Access Kubernetes Secret from Pod container

By Rex Resurreccion Aug 08, 2023
Access Kubernetes Secret in a Pod container

How to access Kubernetes secret from pod container? How to assign service account to a Pod?

On my previous tutorials, we have Deployed containerized application in Kubernetes. Also, we have set up a Cluster Role to manage Secrets. And bind a Service Account to a Cluster Role. This time, we will assign the Service Account to our Pod to have access to secrets through API.

Assign Service Account to Pod Deployment

Assuming you have already your Cluster Role for accessing the Secrets and Service Account. If you don’t have these set up yet, please follow the steps here.

Update the deployment for our example application webapp-example, adding the serviceAccountName configuration and the name of the Service account assigned to the Cluster Role that has permission to “get”, “create”, “patch” and “delete” a secret. In addition to that, we will create an environment variable USER_SECRETS with a value coming from a secret.

apiVersion: apps/v1
kind: Deployment
  name: webapp-testing-deployment
  replicas: 1
      app.rex/name: webapp-example
        app.rex/name: webapp-example
        - name: webapp-example-node
          image: rexresurreccionhome/webapp-for-testing:latest
          imagePullPolicy: Always
            - name: USER_SECRETS
                  name: webapp.some.random.unique.identifier
                  key: userSecrets
      serviceAccountName: webapp-service-account

Save the configuration file as k8s-deployment.yaml

How to create a Kubernetes Secret

We can create our secrets outside of our application. This is helpful when you have sensitive data like a password or secret key that you want to manage separately from your application. There are different types of secrets in Kubernetes. In this example, we are going to create an Opaque secret for arbitrary user-defined data. Notice the name of the secret webapp.some.random.unique.identifier is also the name specified in secretKeyRef in our deployment. This will allow us to load our secret data into an environment variable. And the data object contains a user defined key userSecrets with a base64 encoded value.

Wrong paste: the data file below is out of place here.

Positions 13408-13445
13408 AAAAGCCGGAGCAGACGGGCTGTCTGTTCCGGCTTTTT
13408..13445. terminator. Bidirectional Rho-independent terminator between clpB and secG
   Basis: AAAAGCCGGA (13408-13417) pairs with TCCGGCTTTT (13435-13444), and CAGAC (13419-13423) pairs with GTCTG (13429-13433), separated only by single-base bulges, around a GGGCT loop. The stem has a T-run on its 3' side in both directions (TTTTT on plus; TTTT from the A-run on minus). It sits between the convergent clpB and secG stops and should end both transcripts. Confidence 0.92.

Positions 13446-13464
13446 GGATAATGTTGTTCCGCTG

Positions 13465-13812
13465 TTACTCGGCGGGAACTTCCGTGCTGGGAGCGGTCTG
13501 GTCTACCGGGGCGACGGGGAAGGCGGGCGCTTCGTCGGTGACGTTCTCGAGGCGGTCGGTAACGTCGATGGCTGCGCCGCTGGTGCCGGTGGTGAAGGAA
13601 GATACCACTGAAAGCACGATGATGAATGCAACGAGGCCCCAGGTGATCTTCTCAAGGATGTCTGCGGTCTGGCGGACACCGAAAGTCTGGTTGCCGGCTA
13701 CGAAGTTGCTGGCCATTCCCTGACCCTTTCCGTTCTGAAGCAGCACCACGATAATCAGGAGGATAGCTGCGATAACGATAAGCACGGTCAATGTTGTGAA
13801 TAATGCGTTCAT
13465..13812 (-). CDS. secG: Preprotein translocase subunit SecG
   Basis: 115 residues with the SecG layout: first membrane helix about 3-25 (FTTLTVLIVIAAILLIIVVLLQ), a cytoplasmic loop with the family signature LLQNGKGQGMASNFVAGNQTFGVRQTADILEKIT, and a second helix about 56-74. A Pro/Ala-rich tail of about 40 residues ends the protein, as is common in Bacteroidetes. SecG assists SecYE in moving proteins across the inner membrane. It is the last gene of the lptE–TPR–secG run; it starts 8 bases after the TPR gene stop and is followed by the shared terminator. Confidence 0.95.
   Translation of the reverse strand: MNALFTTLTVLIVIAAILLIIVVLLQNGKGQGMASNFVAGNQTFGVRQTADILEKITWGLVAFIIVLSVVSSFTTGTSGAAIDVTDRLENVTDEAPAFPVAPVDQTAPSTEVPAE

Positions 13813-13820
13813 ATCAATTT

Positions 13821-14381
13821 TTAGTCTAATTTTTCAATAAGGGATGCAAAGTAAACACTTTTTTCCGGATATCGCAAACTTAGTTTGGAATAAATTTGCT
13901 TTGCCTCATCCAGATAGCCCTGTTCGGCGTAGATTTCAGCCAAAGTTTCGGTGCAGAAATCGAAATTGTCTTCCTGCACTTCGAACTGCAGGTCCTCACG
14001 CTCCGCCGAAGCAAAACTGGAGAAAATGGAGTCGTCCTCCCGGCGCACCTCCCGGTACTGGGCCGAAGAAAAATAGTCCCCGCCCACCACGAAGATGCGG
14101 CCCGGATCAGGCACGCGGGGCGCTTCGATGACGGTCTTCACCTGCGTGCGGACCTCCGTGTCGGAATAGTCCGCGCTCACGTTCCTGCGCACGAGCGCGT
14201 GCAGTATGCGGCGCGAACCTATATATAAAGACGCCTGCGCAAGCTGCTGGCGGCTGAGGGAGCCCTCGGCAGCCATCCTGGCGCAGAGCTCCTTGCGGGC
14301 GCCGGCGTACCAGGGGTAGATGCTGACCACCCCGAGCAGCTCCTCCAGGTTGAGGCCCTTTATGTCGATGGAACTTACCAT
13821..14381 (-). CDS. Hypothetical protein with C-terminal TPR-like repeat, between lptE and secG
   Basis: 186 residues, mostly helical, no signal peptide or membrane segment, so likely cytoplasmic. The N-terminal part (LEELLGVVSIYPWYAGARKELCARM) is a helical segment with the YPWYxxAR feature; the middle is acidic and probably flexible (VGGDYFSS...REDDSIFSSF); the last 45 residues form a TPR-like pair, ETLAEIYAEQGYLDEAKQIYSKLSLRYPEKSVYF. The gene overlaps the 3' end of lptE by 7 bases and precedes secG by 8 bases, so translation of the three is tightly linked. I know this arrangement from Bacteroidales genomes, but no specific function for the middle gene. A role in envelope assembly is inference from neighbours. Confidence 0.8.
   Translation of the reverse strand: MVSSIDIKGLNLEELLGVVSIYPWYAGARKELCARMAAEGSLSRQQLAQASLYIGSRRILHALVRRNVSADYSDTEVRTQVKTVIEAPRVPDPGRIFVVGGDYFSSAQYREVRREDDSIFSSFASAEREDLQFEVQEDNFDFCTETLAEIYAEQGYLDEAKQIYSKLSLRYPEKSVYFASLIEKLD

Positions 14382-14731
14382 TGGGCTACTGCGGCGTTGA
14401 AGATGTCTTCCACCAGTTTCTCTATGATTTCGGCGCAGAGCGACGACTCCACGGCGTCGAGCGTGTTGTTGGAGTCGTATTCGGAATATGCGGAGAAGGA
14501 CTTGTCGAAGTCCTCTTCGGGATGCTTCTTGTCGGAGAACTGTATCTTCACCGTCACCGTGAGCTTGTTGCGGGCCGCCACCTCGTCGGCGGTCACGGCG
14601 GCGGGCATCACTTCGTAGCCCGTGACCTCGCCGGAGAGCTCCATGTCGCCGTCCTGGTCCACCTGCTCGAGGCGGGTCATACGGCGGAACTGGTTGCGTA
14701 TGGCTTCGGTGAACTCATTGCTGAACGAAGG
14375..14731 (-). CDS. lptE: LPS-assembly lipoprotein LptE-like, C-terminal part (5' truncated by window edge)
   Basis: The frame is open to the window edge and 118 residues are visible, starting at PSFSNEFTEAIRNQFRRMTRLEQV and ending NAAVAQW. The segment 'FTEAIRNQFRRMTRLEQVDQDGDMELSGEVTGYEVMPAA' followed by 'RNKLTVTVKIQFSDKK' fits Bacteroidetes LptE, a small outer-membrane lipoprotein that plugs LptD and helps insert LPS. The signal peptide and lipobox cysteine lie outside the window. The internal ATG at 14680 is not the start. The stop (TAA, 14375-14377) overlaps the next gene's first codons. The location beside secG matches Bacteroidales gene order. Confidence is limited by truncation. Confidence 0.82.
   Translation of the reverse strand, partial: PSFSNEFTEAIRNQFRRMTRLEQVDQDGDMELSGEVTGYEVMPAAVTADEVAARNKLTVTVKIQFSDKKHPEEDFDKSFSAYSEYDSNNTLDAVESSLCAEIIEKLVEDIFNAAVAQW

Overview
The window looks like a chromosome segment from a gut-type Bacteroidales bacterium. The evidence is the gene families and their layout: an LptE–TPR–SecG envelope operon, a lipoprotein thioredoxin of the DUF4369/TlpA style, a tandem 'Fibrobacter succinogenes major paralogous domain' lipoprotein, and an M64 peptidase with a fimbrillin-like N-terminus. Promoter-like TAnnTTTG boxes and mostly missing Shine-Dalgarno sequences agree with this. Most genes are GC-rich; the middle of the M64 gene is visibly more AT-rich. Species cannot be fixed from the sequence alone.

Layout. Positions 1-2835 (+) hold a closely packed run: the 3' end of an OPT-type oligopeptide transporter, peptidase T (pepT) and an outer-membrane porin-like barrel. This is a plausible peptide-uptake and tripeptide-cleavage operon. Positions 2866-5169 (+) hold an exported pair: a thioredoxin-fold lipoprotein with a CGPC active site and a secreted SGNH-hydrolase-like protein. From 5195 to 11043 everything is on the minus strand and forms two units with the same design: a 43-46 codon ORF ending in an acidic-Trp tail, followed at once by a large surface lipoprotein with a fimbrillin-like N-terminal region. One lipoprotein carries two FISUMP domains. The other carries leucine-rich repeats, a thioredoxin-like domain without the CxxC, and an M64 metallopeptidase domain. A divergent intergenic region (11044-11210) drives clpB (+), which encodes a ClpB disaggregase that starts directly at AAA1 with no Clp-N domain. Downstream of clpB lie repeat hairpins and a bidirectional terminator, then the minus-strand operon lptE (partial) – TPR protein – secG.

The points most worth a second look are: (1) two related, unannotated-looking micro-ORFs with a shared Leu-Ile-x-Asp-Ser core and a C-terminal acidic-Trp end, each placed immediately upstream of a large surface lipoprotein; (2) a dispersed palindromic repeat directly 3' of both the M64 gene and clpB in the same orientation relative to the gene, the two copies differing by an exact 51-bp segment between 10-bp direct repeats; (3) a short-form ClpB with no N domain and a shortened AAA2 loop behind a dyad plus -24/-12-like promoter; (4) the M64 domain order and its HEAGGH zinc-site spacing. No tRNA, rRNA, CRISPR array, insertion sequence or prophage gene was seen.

apiVersion: v1
kind: Secret
type: Opaque
  namespace: default
  name: "webapp.some.random.unique.identifier"
  uid: cfee02d6-c137-11e5-8d73-42010af00002
  resourceVersion: "1"
  creationTimestamp: 2022-06-19T07:20:50.52Z
    webapp.client/ID: "1234"
    webapp.client/Name: "Rex_R" 
  userSecrets: eyJ1c2VybmFtZSI6ICJoZWxsb3dvcmxkIiwgInBhc3N3b3JkIjogIjEyMzQifQo=

Save the configuration file as k8s-secret.yaml

Now let’s deploy our new configurations

kubectl apply -f k8s-secret.yaml
kubectl apply -f k8s-deployment.yaml

Now if you go to your Kubernetes dashboard, you should be able to see the new Secret we’ve just deployed under Config and Storage.

Kubernetes Seceret

And you should see also the same secret inside the Pod environment variable.

Kubernetes Pod Environment Variable

Access Kubernetes Secret programmatically

Using environment variable to access secret is not always the most convenient way. Because this will also require to redeploy your application every time you have a new secret or when the value has changed. Another way to manage secrets directly is through API. Earlier in our deployment, we’ve already assigned the Service Account to our Pod serviceAccountName: webapp-service-account. This attaches the permission to send API actions like “get”, “create”, “patch” and “delete” secrets.

Below is an example Python code using the Kubernetes client library. Check out also the other supported client libraries.

import kubernetes
import base64
k8s_api = kubernetes.client.CoreV1Api()
secret = k8s_api.read_namespaced_secret("webapp.some.random.unique.identifier", "default")
# example output
# {'userSecrets': 'eyJ1c2VybmFtZSI6ICJoZWxsb3dvcmxkIiwgInBhc3N3b3JkIjogIjEyMzQifQo='}
# '{"username": "helloworld", "password": "1234"}'
new_secret = kubernetes.client.V1Secret(
    # example manually base64 encoding your data
    # data={"value":base64.b64encode(b"Hello1234").decode()},
k8s_api.create_namespaced_secret("default", new_secret )
# example update a secret
# k8s_api.patch_namespaced_secret(name="webapp.clientSecret", body=new_secret, namespace="default")
# example delete a secret
# k8s_api.delete_namespaced_secret("webapp.clientSecret", "default")


We’ve learned to attach a Service Account to a Pod. We also discussed different options we can access Kubernetes Secret from a Pod container through an environment variable and programmatically using the Client libraries.

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